On the road in Mexico, Baja Peninsula
After 1 short and 2 long days of driving we are now here in a fantastic little surf camp in Pescador at the southern tip of Baja California Sur, writing emails in the darkness on the roof top terrace under the stars, listening to the cicadas singing and the dogs barking. We are ready to catch the ferry tomorrow to the mainland. Here are just a few pictures from the road.
Lunch burritos on the highway
Frida hanging out at the surf camp in Pescadero
Frida and Marco relaxing on the Pacific coast after a long day of driving
Driving through the cactus desert of the central peninsula
Different types of seafood….
Tacos, Palapas and Siestas
We sailed from La Paz on the Baja Peninsula to Topolobampo on the Mexican mainland on 10 August 2012. Seven hours of trying to find a place with a slightly cool breeze!
The sunset was beautiful as usual. In the distance we saw heavy lightning as a warning of the upcoming tropical storms we would experience on the mainland.
The first thing we did was to eat! This very ugly but tasty fish was fried and served at the roadside with tacos, fresh vegetable salsa, beans, lime and hot sauce.
Another small road side restaurant with paintings and pretty wall paper. Here we had tacos with asado (grilled beef).
Then we went to San Blas to buy to hammocks! Here the first hammock has been mounted between Frida and a palm tree and the wife has volunteered to test if it is working.
Freddie got himself a real rancho hat. Now all the girls are running after him!
Malene and Freddie taking a siesta.
Marco and Freddie checking out the girls on the beach.
Mangos, Tacos and Coco Locos
The Mexican Pacific Coast – loooooong stretches of deserted beachs, big waves from the Pacific Ocean crashing on the beach, tall palm trees swaying in the wind. Not a bad place to spend a few days!
Jackfruit – the biggest fruit in the world! Tastes like mild pineapple (and according to the lady in the fruitstand it is “good for man”!)
Mangos, mangos, mangos! This morning we ate 10 big ripe mangos for breakfast. Too much? But why not, when they were costing just a little more than 1 EUR.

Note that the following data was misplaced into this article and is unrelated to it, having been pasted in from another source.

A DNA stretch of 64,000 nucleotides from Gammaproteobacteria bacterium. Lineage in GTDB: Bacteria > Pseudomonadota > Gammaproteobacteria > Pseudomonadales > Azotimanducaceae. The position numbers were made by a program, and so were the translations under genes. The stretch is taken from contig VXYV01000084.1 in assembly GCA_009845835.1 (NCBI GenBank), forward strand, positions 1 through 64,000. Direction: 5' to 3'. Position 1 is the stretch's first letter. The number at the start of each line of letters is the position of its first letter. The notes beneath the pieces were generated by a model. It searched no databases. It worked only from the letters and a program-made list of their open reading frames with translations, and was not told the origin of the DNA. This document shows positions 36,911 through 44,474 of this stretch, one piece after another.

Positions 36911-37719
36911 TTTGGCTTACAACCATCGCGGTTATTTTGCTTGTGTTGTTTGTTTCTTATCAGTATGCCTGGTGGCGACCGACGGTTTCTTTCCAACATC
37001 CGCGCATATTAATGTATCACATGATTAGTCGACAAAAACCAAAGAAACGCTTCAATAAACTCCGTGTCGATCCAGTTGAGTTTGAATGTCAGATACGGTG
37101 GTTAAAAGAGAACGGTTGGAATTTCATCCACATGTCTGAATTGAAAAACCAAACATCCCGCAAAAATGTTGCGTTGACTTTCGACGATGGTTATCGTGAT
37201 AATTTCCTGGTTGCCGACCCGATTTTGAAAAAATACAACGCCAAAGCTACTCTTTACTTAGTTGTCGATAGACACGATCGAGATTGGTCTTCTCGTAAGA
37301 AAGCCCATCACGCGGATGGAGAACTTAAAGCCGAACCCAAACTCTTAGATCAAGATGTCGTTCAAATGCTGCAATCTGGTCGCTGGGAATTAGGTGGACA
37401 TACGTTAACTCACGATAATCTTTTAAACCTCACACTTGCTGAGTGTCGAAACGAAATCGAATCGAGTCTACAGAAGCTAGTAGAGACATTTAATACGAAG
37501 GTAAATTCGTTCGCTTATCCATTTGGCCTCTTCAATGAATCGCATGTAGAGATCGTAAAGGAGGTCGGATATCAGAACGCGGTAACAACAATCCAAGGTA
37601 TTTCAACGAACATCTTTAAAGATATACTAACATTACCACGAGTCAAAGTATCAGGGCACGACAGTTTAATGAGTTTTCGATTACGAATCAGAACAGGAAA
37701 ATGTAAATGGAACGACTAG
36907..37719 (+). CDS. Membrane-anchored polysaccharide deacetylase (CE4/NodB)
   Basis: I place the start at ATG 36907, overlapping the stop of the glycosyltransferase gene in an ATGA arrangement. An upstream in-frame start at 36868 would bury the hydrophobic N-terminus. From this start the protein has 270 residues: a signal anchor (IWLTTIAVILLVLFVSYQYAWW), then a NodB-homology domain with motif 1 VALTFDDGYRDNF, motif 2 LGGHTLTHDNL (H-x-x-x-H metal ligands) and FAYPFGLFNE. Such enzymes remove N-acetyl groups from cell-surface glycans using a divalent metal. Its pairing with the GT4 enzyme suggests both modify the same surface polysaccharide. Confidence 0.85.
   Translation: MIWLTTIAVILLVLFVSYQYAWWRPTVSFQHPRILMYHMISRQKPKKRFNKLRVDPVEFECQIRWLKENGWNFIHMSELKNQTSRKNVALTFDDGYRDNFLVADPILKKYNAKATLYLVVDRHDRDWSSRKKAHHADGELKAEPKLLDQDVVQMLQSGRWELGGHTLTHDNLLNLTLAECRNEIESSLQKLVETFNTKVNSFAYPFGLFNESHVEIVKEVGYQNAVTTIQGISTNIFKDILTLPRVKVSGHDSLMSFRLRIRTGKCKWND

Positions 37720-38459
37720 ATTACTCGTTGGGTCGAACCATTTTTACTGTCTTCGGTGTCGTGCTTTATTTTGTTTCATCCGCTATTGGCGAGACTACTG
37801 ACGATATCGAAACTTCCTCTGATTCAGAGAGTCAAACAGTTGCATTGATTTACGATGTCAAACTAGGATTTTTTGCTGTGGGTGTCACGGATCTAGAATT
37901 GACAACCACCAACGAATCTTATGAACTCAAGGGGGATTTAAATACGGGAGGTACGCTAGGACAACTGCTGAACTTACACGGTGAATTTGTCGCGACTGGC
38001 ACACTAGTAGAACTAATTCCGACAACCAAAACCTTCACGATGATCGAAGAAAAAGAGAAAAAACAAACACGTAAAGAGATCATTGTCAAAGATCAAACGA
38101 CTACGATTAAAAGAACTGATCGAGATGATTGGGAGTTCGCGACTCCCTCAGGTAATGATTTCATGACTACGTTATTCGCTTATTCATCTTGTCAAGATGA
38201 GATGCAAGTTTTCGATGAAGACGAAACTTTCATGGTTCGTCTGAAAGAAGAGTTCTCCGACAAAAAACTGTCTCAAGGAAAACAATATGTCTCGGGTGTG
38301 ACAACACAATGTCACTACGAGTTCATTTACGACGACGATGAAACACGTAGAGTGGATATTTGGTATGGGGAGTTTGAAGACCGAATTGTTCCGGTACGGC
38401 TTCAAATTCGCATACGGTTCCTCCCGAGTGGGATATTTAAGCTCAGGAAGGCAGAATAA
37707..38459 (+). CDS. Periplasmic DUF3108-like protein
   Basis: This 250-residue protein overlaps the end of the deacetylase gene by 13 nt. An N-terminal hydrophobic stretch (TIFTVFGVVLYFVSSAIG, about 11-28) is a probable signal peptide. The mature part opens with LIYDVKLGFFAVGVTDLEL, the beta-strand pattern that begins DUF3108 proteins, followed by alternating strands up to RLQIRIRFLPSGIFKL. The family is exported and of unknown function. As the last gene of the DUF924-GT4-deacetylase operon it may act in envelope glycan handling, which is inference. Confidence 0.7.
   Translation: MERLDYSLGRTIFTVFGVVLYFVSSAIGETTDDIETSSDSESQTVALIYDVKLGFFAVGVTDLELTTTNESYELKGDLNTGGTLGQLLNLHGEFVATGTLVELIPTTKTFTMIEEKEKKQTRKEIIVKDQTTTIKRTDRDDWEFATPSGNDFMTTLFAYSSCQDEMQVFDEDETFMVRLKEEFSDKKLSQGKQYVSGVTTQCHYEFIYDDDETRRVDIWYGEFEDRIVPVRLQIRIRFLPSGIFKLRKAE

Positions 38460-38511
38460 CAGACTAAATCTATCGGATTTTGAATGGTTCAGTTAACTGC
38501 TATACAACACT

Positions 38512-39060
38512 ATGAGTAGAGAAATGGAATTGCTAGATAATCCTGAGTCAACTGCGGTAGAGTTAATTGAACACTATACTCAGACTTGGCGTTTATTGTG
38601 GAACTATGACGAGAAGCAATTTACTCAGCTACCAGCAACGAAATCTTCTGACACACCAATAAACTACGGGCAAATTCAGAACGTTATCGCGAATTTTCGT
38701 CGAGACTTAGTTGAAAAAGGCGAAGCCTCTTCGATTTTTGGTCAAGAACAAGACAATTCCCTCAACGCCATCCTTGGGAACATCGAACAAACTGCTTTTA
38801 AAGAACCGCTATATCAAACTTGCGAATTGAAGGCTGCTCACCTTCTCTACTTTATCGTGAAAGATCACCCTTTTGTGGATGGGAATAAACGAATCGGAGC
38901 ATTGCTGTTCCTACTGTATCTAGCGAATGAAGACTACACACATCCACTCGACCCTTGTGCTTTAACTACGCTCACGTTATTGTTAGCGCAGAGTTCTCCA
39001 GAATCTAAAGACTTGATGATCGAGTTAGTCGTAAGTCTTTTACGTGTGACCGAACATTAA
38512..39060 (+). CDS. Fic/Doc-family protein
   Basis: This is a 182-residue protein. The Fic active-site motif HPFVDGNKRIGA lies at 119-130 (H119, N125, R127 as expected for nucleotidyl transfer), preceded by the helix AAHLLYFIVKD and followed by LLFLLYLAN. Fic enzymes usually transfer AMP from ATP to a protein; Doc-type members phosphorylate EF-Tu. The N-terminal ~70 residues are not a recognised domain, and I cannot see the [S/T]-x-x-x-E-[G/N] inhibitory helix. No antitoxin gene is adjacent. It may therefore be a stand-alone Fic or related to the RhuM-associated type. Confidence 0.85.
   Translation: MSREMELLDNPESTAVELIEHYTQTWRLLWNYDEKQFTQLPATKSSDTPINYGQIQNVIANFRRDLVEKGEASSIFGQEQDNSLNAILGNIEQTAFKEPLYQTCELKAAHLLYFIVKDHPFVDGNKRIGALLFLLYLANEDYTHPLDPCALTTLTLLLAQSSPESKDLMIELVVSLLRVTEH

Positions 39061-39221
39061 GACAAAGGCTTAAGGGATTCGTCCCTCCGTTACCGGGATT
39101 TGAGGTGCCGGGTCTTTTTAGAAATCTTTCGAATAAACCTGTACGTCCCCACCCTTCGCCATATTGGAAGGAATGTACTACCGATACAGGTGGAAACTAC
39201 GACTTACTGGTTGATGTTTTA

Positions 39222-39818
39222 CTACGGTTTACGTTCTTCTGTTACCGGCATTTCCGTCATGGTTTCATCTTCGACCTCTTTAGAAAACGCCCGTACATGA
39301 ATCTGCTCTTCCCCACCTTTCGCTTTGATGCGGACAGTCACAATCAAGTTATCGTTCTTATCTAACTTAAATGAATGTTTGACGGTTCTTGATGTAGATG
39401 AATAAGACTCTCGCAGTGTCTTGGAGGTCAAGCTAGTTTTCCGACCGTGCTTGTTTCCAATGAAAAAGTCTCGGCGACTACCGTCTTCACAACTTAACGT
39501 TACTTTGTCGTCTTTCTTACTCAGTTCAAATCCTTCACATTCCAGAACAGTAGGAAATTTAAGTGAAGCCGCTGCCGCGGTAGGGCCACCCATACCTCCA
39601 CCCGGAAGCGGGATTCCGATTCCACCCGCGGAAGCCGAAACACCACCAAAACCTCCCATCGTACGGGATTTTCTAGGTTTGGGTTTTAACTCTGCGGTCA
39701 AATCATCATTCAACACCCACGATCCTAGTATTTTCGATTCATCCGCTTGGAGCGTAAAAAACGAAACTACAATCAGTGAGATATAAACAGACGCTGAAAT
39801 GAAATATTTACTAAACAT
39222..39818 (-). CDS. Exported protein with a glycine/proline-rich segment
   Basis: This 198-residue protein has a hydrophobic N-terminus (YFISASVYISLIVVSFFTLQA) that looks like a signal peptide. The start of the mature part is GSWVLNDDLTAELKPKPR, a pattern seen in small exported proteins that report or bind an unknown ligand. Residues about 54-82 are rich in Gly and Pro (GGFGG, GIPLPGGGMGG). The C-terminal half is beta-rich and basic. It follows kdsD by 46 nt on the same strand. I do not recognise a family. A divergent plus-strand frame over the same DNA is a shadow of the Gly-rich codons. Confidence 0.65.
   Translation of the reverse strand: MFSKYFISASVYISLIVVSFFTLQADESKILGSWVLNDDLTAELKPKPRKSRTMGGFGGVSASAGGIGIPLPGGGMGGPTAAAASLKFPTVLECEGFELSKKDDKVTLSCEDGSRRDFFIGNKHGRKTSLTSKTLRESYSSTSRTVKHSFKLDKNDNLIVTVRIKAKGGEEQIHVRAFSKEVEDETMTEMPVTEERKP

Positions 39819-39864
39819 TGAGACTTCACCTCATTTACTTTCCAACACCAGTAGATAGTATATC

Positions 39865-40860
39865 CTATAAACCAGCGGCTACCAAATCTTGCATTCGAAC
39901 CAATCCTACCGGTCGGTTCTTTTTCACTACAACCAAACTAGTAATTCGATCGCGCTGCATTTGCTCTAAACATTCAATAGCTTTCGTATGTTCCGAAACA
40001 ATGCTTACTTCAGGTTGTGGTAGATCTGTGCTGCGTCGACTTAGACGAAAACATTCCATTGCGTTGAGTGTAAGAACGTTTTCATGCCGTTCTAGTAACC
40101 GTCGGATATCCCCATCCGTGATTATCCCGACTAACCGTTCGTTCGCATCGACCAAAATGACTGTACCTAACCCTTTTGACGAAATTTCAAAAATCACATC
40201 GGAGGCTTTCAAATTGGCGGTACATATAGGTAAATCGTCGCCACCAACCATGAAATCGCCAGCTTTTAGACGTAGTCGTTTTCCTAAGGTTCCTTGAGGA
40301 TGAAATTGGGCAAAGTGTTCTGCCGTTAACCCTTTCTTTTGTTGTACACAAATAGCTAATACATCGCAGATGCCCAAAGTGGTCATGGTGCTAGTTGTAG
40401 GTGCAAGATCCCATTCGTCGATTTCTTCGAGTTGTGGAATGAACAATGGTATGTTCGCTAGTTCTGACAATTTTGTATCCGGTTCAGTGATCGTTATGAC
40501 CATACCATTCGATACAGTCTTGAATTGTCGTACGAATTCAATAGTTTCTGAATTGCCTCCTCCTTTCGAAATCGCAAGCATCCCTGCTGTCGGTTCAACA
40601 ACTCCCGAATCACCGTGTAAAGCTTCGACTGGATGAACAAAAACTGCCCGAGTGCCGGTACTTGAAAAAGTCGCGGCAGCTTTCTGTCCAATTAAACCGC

Frida and her parents relaxing in the breeze from the Pacific.
View from the hammock.
Marco in his new office…
Club Defender! We met Thomas from Germany and his Landrover Defender in San Patricio.
Zipolite Beach – Dedicated to Mauri!
Thanks to Mauri we found the small and beautiful Zipolite Beach, 10 km off the main road. Now we are relaxing and enjoying the sweet beach life for a day. Cheers Mauri!!!
San Cristobal de las Casas (Chiapas Province)
Maya Ruins at Palenque
Temple of Inscriptions in the morning mist. The name of the building comes from the 617 hieroglyphs found on the inner walls. Equally important, the grave of the great Maya king Pakal (K’inich Janaab’ Pakal) was discovered inside, including an impressively decorated sarcophagus and a death mask made of jade. Pakal the Great reached the incredible age of 80 years and ruled for 68 years. He was responsible for constructing many of the great temples of Palenque.
Temple of inscriptions. Archeological work is still ongoing.
Palenque overview with the Temple of the Sun (left) and the Temple of Inscriptions (right).
Temple of the Cross.
Temple of Inscriptions.
Palenque overview with Temple of Inscriptions (left) and the palace (right).
A good Maya nose.
Maya ruins in the jungle.
“The queen’s bath” with natural pools of crystal clear water.
From the museum at Palenque.
Merida (Yucatan Province)
On the Yucatan Peninsula we saw the Atlantic Ocean for the first time on our trip. It was calm and lovely and the fishermen were just coming in from the sea. We had tacos with fresh seafood right there.
Then we arrived to beautiful and historical Merida, another spanish colonial town, very clean and friendly and with lots of patina.
Chichen Itza – Maya Ruins
Chichen Itza was one of the largest Maya cities and it contains a mix of architectural styles, which indicates that it also had a culturally diverse population.
El Castillo or the Temple of Kukulkan (a feathered serpent deity). The temple was built upon an earlier, smaller temple and inside was found a red jaguar throne with inlaid jade.
The jaguar throne in one of the Temples of the Jaguar at the Great Ball Court (see below).
The Great Ball Court – the largest and best preserved ancient ball court in Mesoamerica. The walls are 8 m high and almost 100 m long. The Mesoamerican Ballgame was played here – and the game had some important ritual aspects including human sacrifice which has been documented on the wall panels.
The ring through which the plaoyers had to throw the ball (is also visible just above Marco’s head in the picture above).
Here one of the less fortunate players had his head choppped off and the blood is seen gushing out like snakes from his neck.
The Platform of the Eagles and the Jaguars shows wall panels with eagles and jaguars eating human hearts…. Or as we heard one of the guides explaining, they are eating avocados!!!
More hungry eagles eating avocados…
Wall panels on the Skull Platform.
One of the holy cenotes, natural sinkholes, where the Maya would make sacrifices during periods of drought. Also human sacrifices.
The Temple of Ossario with serpents flanking the staircase.
The Temple of the Warriers with a small part of the Group of a Thousand Columns in the foreground. It is believed that the Maya were collecting rain water in an extensive roof system carried by the columns.
The finely decorated Las Monjas complex.
Hasta Luego Mexico!
The beach at Tulum…..
The sand, fine like flour…
Cold beers in the hammocks.
Changing colours as the sun was setting.